Online First, Face To Face Second

The stillness of chaos

I register for conferences online.

I make my hotel reservations online. I make my flight reservations online. I try to schedule my itinerary online.

I schedule my medical appointments online. Except for emergencies of course.

I make my hair appointment online. I make my dental appointments online. I buy my movie tickets online.

I connect with most organizations online first. It’s a way of life for today.

Online Presence First

I’ve learned something that applies well beyond scheduling reservations or appointments. A well designed, user friendly and robust online service makes a huge difference.

Yes, I still need a face to face connection with my airlines, conference and hotel agents. And with my dental, medical and grooming professionals.

And I still need the physical experience of the travel and conference. Or the doctor’s visit. Or the movie.

Face To Face Expectations

I arrive at the face to face experience with some preconceived ideas about the experience. If my online experience is negative, I expect the face to face experience to be similar. If my online experience is positive, I arrive feeling positive about the upcoming experience.

Unless the organization’s employees are rude, or my appointment goes south, or the experience falls flat, I probably will be a repeat customer.

Organizations that have irritating conference websites with minimal information and procedures that force me to call usually don’t get my business. At that point, I want a smooth efficient online transaction, not face time with an employee.

Conference hosts value face to face experiences. As they should.

Unfortunately, many people come to the face time with opinions already formed, attitudes already set, expectations already positioned–often created by their online experience.

Organizations need to put more energy, time and thought into their online conference presence. And their customer’s processes to register or plan an itinerary.

Why? Their conference experience actually starts with the launch of that first electronic marketing piece. It sets the tone, the pace and the expectation.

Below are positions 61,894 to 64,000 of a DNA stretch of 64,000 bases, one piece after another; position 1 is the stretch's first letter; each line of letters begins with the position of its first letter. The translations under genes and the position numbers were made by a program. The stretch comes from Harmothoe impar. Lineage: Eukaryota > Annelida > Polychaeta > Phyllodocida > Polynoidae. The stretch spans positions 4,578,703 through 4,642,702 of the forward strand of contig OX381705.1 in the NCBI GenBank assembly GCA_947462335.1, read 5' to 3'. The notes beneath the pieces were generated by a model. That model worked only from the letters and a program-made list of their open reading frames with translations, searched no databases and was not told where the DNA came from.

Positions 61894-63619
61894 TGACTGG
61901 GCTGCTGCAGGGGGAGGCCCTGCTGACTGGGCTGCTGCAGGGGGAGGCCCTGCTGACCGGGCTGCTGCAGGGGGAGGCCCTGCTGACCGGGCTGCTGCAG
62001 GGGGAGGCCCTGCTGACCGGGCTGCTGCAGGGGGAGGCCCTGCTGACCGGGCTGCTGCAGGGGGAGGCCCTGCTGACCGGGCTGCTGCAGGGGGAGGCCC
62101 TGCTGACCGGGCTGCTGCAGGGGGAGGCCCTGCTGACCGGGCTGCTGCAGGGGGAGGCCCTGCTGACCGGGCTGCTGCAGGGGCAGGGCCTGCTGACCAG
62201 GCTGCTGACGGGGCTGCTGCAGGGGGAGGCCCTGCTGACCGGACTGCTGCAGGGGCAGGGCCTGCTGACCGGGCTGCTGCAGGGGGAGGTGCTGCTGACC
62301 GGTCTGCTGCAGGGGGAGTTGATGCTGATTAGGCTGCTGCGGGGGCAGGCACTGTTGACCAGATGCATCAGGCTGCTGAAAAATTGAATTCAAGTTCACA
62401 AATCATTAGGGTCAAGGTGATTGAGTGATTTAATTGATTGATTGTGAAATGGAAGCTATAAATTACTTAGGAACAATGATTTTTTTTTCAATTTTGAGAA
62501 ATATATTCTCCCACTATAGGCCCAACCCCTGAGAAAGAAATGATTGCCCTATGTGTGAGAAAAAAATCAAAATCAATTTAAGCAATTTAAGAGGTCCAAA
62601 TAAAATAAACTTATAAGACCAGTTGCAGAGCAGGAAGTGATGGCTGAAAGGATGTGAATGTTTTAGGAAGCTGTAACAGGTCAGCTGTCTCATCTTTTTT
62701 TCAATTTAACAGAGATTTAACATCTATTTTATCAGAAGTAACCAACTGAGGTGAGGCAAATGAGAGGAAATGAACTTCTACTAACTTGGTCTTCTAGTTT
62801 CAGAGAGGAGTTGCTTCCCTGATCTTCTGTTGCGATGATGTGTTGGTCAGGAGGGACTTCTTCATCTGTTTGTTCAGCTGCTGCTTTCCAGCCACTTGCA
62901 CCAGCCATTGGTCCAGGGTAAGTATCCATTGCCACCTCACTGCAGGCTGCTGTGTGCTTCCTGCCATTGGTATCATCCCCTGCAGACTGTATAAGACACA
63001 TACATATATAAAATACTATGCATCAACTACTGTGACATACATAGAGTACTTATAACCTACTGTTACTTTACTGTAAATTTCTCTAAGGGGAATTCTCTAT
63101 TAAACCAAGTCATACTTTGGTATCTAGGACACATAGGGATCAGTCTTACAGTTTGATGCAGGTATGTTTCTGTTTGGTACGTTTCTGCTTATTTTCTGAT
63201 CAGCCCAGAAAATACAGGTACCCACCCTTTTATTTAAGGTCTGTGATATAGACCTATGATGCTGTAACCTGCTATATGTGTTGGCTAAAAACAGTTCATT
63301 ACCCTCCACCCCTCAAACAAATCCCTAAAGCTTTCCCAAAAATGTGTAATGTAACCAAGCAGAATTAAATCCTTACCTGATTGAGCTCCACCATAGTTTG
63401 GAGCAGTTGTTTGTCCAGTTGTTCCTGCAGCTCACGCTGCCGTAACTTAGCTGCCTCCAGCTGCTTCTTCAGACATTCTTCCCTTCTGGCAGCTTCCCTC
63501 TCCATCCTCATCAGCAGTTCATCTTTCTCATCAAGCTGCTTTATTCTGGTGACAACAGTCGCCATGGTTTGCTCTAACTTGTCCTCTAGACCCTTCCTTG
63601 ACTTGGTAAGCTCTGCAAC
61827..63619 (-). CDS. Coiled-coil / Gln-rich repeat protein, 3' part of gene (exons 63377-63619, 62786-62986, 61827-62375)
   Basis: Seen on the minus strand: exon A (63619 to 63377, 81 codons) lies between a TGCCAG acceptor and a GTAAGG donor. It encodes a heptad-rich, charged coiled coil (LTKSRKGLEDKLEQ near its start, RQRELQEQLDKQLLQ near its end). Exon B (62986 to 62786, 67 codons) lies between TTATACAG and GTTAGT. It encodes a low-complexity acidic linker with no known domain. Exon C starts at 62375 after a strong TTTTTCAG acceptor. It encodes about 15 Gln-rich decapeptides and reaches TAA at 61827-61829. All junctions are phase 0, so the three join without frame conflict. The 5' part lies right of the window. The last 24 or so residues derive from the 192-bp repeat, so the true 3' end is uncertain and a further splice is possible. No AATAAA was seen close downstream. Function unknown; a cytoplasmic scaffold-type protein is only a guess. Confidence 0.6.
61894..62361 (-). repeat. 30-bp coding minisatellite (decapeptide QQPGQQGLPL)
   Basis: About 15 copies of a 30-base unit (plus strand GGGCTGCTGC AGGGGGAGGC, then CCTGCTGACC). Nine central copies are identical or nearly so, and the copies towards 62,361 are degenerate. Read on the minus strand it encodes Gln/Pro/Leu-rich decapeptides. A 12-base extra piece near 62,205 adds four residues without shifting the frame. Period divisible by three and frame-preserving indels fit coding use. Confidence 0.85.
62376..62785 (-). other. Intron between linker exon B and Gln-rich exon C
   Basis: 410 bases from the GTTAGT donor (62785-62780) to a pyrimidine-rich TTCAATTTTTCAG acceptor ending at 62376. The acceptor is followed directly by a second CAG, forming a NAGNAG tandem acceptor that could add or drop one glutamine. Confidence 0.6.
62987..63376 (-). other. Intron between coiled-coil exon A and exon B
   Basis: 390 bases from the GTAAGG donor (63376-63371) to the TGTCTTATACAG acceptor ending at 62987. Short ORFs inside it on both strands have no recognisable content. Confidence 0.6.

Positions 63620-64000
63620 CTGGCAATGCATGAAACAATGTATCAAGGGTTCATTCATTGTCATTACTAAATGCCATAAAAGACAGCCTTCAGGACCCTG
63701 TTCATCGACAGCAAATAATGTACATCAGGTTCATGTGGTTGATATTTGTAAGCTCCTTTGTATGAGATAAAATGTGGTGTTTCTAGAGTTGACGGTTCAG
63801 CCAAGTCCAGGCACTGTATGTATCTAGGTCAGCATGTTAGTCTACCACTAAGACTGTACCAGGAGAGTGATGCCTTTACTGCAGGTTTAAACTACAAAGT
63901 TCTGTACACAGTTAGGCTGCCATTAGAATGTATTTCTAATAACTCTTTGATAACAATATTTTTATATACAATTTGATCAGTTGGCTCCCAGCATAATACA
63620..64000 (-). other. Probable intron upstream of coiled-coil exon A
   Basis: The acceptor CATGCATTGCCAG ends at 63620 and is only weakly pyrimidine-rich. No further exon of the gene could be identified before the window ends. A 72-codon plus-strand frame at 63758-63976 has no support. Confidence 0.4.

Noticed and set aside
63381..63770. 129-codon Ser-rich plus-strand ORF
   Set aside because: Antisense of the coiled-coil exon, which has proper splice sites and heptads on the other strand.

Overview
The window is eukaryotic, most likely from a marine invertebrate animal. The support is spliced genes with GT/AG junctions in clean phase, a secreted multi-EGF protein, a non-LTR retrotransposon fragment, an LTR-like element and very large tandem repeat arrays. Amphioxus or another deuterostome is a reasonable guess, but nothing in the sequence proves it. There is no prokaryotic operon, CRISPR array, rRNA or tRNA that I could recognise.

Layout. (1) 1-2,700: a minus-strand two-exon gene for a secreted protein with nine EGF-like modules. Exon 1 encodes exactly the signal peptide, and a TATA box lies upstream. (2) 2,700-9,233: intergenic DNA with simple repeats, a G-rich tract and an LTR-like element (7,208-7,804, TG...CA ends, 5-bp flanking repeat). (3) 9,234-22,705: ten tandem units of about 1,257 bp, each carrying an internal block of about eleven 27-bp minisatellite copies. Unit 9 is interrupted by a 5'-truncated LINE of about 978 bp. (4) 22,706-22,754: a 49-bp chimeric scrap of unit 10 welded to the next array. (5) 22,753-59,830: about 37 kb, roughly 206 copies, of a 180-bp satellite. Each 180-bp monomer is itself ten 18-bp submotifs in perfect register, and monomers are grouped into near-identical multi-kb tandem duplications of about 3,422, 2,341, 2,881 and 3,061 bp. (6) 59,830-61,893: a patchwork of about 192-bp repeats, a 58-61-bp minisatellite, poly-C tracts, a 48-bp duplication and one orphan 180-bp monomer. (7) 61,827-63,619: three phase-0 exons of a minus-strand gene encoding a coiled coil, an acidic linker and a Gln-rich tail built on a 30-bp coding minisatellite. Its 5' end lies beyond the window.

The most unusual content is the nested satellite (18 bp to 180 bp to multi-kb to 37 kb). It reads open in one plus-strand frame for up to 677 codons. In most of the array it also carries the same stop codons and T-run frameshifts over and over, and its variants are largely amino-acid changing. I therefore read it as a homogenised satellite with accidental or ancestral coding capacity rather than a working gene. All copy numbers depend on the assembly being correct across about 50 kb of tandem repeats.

Folks, it’s an Internet age. We should all get used to it!

What drives you nuts about online conference registration systems? What do you wish more organizations provided on their conference websites?

Comments

  1. Ken Sien says

    It drives me crazy when it is difficult to maneuver through a website when I want to buy something. I can only imagine how many potential attendees quit the registration process because of the difficulties they experience when trying to register. Events should look at websites like Amazon or Zappos, where they make it easy for.the customer to buy.

  2. Chris says

    I agree with Ken. Using something like hellobar on your website for an easy registration reminder, making it easy to heckout with something as close to Amazon’s 1-Click purchase as possible, and a big badge on the right hand sidebar or footer advertising to “REGISTER FOR SUPER AWESOME CONFERENCE x900″ would be steps for any organization to take in order to create a better registration experience.

    Here is a great example of setting up a easy to use registration page that is full of information and has multiple reminders to register, it also happens to be a online conference format for the pharma industry with multiple sessions & speakers: https://www.socialmediainpharma.com/

    • Jeff Hurt says

      @Ken
      I share your frustrations with difficult online registration processes! I’m with you that more conference organizers should follow models like Amazon and Zappos.

      @Chris
      Thanks for sharing the example of the Social Media Pharma Summit. That is an excellent example of a user-friendly, appealing registration landing page. Glad you shared it too!

Trackbacks

Leave a Reply

Your email address will not be published. Required fields are marked *

Current ye@r *